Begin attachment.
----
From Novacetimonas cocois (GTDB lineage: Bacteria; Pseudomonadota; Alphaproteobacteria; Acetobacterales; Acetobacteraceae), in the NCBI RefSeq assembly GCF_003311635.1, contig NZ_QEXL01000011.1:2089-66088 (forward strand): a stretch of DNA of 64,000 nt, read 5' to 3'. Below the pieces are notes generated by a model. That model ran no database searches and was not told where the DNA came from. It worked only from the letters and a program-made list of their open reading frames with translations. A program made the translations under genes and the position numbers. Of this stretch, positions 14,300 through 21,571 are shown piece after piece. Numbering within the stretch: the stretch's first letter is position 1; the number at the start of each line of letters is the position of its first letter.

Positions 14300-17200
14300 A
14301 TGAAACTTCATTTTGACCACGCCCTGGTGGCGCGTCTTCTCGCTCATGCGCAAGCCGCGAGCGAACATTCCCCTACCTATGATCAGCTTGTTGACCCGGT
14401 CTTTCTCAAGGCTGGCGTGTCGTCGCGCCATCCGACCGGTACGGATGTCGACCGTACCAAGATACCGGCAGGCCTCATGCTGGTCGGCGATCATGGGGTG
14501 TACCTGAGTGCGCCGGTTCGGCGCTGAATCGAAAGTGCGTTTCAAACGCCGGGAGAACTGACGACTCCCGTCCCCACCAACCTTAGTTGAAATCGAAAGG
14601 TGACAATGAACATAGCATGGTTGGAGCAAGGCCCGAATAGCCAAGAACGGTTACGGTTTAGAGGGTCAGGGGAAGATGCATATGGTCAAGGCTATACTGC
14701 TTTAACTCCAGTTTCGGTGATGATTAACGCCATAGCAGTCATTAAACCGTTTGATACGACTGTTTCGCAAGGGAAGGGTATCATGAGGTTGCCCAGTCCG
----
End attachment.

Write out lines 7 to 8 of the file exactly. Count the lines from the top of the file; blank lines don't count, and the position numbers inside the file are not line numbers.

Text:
14601 TGACAATGAACATAGCATGGTTGGAGCAAGGCCCGAATAGCCAAGAACGGTTACGGTTTAGAGGGTCAGGGGAAGATGCATATGGTCAAGGCTATACTGC
14701 TTTAACTCCAGTTTCGGTGATGATTAACGCCATAGCAGTCATTAAACCGTTTGATACGACTGTTTCGCAAGGGAAGGGTATCATGAGGTTGCCCAGTCCG